If you do an opinion poll —which is not ethnographic interviewing— this is a particularly severe problem because there is not usually enough redundancy in answers for the bias to be evident. With opinion polls, intended for hundreds or thousands of respondents, it is possible to pretest alternate wordings of questions. In ethngraphic, one-on one, unique interviews, that is not possible. However the interviewer still needs to be very alert to exactly how a question is being posed. (Click me.)

Linguistic Interviewing. Technical analysis of language features requires quite different interview techniques from the ethnographic ones discussed here. But less technical sociolinguistic topics arise in anthropology courses, and they necessarily involve observation of speech patterns. Often this does not involve formal interviewing, and actually may require unobtrusive observation of public behavior. For example, you may hang out in a coffee house and notice how many times women, as against men, address each other as "you guys" because you want to know whether the usage is gender-tagged, and if so, how much. Or you may wonder what proportion of the time the word "dude" is accompanied by a warning or word of advice.

Sometimes what you need is a sample of sustained speech from a single informant or a series of single informants. For example, some people do and some do not change the pronunciation of "the" depending upon whether the following word starts with a vowel ("thuh" goose as opposed to "thee" elephant), and you wonder making the change correlates with age, dialect, social class, or gender. What is needed here is a speech sample, not particular content; but it is usually critical that the speech be unselfconscious; the interviewee must not be focusing on speech and speaking, but on the context and content.

Even if you tell the informant you are interested in the way people express themselves, you can't say exactly what you are looking at until afterward, since that would produce a self-consciousness that would almost certainly distort the data you are trying to collect. You need to find a way in which the informant is happy to give you as long a speech sample as you need, while not knowing exactly what you are looking for in it. This is usually not difficult, but it is important to be attentive to keeping the speech spontaneous. (It is also important that the interviewee understand that you are interested in speech and are trying to collect a completely natural sample.)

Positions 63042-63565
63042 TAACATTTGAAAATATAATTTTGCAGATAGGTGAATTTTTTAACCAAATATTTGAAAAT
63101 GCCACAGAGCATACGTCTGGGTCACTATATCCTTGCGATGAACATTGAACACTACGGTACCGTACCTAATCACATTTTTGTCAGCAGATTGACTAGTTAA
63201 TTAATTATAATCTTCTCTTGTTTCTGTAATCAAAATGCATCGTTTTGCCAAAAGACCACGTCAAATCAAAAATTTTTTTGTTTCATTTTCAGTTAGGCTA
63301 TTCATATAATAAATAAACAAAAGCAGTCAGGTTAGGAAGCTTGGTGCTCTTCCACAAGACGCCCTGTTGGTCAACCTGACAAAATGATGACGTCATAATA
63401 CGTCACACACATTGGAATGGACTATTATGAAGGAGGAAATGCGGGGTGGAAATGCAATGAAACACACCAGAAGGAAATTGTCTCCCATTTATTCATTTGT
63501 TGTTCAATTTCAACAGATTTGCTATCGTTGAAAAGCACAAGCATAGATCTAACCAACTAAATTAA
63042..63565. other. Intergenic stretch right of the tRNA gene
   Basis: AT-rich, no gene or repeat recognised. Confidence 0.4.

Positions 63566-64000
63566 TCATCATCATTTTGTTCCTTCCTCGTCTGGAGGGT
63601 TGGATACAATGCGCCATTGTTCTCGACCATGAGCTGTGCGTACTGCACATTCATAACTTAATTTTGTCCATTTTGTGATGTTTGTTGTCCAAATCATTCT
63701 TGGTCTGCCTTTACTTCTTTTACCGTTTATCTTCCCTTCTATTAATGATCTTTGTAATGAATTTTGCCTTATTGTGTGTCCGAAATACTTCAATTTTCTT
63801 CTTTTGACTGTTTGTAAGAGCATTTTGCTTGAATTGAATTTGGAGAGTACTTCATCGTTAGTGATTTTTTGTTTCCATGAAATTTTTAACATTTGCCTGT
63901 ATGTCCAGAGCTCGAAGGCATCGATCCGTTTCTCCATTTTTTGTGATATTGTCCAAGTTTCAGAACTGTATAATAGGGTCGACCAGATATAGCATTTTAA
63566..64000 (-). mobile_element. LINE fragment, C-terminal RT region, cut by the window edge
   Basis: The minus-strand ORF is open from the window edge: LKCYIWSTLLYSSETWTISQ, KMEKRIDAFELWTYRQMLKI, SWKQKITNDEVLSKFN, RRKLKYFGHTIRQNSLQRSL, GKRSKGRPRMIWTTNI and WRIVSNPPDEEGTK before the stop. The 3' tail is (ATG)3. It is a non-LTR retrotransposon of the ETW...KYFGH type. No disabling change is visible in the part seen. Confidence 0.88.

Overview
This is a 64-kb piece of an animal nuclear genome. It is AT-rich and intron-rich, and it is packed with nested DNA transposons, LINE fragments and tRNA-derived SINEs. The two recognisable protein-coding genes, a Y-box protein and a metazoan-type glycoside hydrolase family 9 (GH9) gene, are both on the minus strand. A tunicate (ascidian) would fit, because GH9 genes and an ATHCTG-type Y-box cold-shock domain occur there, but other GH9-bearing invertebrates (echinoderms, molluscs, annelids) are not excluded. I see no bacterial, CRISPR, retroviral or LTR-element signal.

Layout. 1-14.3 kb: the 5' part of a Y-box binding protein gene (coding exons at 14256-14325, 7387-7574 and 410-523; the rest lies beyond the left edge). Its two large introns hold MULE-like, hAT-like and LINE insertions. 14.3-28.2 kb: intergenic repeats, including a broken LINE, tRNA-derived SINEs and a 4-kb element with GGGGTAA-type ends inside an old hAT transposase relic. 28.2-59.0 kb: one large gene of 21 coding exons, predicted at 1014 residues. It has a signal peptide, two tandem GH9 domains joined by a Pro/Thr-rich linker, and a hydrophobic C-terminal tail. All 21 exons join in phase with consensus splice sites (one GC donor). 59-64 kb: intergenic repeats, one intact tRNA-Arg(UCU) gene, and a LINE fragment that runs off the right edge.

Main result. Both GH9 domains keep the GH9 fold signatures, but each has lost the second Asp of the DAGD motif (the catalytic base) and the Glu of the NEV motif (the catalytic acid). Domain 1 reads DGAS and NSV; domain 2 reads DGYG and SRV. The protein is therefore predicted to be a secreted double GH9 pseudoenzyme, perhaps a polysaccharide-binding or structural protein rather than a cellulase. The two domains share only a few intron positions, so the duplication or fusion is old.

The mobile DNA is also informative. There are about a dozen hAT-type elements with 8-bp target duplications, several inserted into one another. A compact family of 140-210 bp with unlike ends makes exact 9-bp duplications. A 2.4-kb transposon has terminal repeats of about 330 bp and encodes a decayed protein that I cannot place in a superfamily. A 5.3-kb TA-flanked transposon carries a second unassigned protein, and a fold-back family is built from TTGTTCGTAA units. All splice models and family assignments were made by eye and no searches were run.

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4. Taking Notes

There is no way you are going to remember everything you are told in an interview, any more than you remember everything that happens in a class. (And we all know how that turns out.) Obviously, you need to take notes, but there are some risks to be aware of:

  1. Your note-taking may strike the informant as creepy and therefore may disrupt the flow of information. Try to keep it discrete enough that conversation can remain normal. (That is harder than it sounds, but keep it in mind: Don't be creepy! It helps that most informants actually expect you to take notes.)
  2. You may get so distracted by your own note-taking that you will appear to lose interest in the interview. (This gives you the same vacuous, glassy-eyed expression as when your are messing with your smart-phone in class and your instructor decides, however unfairly, that you are not paying attention.)
  3. Your notes, which will necessarily be very incomplete, may give you a false sense of security that you have written "everything" down, with the result that you won't review or elaborate them until you have forgotten what they are supposed to be reminding you of. (That is worse if you have bad enough handwriting that you can't read it after a short time.)

Given these difficulties with taking and using written notes, audio recordings seem as though they should be the obvious solution to all these problems. In fact, audio recordings can help a lot, BUT:

  1. They may make the informant even more nervous than your manual note-taking does, especially if the informant is talking about something very personal. Obviously you should not conceal your use of an audio recorder —in California it is even illegal to do so— but the comfort level can be increased if you "set it and forget it" and if it has no obvious beeps or flashing lights.